Tuesday, 29 January 2019

Rain Theory

I was doing my photo-collage thing yesterday, when it struck me that certain pictures I have been working on in recent times have a rainy theme in common with some slightly older, as yet unused work. Clearly, there is potential for a new series there. The expression "rain theory" popped up in my mind, and I remembered it belonged to a set of photographs collected under that title, which I had assembled way back in the late 1990s. It was after I had learned to write HTML – "HyperText Markup Language", the coding that underlies the World Wide Web, and controls the display of "pages" containing text, images, and hyperlinks – and I was excited by the idea of creating CDs containing HTML pages as an inexpensive way of making and distributing interactive books of high-quality photographs, which anyone with a CD drive would be able to use. So I dug out one of the old Rain Theory CDs, as I didn't have any memory at all of what was actually on it.

I have to say I was both surprised and impressed. I'd completely forgotten what photographs were in the "sequence" – just twelve, in fact – and that all of them had been originated on medium-format film and scanned. The linking idea was that in the 1990s we had been experiencing some unusually severe summer droughts, and I realised I had been photographing the various water conservation methods that people (in particular gardeners and allotment keepers) had improvised. Visually, they could be seen as a variety of makeshift theories of what rain is, where it comes from, how it may be stored, and even, on the level of sympathetic magic, how it might be encouraged to fall. A nice idea, but fairly poorly executed, I have to say. I'm not surprised that people who saw my work at that time tended to look bemused. Some of the photographs are good, but some are not, and more than a little generosity must be deployed to see them as linked by the stated common theme. Although, as a classic example of a strong concept derived from and illustrated by rather less strong material, you might say I was ahead of the game...

However, I was impressed by the effort I'd put into the web-page design, especially the navigation. Each page is essentially a single image, with clickable areas designated by their mapped co-ordinates within the image. The "home" page (above) reproduces the CD cover image – a bold, text-only statement using a stencil typeface – but adds a "mouseover" navigation bar using simple numbers to link to the pages of the sequence, a question mark to link to a help page, and quotation marks to link to a page of text. Neat!

The images are presented as a series of six pairs, each pair on a numbered page, with one of the pair shown large, and both shown as medium-sized "thumbnails" (below). It's all done by graphical suggestion; very little is explicit. The hollow, clickable arrows are intended to indicate that the other image in the pair may be viewed in a large version, too (the whole area of the alternative image itself is also clickable), and clicking either the arrow or the image links to the alternative version of that same page, with the other photograph shown large. Simple! The numbered, clickable chevrons indicate how the previous or next pair in the sequence may be viewed.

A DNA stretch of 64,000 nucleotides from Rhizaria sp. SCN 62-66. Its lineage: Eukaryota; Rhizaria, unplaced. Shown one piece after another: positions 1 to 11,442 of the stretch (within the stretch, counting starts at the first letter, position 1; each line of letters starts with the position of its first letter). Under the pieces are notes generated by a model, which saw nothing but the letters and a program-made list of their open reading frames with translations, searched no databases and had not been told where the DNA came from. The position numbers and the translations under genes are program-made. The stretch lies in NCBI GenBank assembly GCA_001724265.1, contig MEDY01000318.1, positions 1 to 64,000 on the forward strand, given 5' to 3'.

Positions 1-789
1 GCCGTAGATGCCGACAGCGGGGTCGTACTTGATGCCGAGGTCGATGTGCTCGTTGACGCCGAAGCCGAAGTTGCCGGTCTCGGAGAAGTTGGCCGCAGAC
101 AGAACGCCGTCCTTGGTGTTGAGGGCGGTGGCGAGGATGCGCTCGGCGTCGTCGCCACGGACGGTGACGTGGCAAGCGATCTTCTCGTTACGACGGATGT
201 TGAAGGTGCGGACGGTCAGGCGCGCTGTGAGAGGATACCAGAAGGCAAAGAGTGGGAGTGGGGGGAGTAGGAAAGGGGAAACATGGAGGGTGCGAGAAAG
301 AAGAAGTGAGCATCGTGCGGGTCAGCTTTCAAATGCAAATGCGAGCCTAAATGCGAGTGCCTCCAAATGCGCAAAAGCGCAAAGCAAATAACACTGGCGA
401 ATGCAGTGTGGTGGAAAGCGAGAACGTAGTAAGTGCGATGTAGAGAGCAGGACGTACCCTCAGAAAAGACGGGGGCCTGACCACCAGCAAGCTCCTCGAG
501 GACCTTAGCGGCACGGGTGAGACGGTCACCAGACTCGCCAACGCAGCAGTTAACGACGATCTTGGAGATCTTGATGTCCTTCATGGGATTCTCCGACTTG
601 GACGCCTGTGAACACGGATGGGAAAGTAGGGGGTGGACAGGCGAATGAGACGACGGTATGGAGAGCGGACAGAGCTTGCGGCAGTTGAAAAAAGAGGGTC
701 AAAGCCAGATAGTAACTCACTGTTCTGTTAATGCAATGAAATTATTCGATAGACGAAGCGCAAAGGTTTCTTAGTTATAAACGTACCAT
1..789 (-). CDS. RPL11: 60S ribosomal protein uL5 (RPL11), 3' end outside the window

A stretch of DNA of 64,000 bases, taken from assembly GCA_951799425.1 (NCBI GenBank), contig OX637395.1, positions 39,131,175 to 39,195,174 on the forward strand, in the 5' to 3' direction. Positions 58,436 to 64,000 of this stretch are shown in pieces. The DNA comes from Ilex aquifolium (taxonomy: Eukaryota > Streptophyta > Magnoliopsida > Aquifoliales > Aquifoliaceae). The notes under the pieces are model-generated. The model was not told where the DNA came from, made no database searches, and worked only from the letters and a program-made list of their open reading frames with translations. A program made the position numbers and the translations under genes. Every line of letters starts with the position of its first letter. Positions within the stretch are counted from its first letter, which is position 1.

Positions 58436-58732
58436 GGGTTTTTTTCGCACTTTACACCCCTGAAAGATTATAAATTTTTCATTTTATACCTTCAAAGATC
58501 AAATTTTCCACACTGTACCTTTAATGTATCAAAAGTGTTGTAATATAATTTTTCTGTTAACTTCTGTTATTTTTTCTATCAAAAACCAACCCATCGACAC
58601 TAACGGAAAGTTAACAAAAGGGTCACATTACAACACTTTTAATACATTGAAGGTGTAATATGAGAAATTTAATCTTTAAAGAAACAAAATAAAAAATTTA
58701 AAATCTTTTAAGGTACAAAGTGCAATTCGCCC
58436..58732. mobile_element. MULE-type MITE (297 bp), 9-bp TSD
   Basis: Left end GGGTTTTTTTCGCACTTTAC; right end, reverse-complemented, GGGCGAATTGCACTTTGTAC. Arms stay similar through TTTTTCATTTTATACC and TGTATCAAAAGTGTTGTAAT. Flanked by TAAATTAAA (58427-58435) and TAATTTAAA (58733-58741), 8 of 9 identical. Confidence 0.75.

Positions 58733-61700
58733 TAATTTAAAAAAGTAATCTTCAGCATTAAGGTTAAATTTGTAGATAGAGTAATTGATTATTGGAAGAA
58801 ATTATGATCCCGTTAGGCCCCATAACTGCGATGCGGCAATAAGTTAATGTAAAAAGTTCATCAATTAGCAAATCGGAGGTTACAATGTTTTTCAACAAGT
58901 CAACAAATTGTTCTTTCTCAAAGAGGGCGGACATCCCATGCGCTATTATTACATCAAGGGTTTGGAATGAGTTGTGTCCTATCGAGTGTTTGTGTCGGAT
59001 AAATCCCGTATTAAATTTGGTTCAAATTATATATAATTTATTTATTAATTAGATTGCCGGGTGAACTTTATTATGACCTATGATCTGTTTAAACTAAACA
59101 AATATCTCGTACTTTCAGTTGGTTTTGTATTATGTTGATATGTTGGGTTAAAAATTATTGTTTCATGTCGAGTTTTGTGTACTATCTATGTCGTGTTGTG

Of course, I'd probably make some very difference choices now, not least because far more sophisticated user interfaces and designs are possible, with the addition of CSS ("cascading style sheets"), JavaScript, and whatever has evolved since I retired in 2014. Although it's true my knowledge of HTML, Perl, CGI, and all the rest of it has now gone to the same dark place in my mind as Latin conjugations and declensions. But, looked at now, I find I still enjoy the simple, "pre-Windows", through-designed look I came up with in 1998. Each page has the appearance of an interactive postcard. Only one very important thing has been "broken" by subsequent developments: it seems a CD with an "autorun" file will no longer automatically fire up a web-browser and open the designated "home" page when put in a drive, which means you have to start the thing up yourself by identifying and double-clicking the relevant file, which defeats the whole point. Distributing primitive, home-made e-books on CD using HTML pages is no longer practical.

Mind you, I don't now recall if I ever sent anyone a copy of this or any of the other, similar (and better!) projects I came up with before "Web 2.0", social media, real e-books, and online, on-demand publishers like Blurb rendered the whole approach redundant. Twenty years is a long time, but it's an eternity in tech-years. I do hope that in another twenty my efforts won't have become as unreadable as Ogham or Linear B. But given that then, with any luck, I'll be a couple of weeks away from my 85th birthday, I may not care about it all that much.

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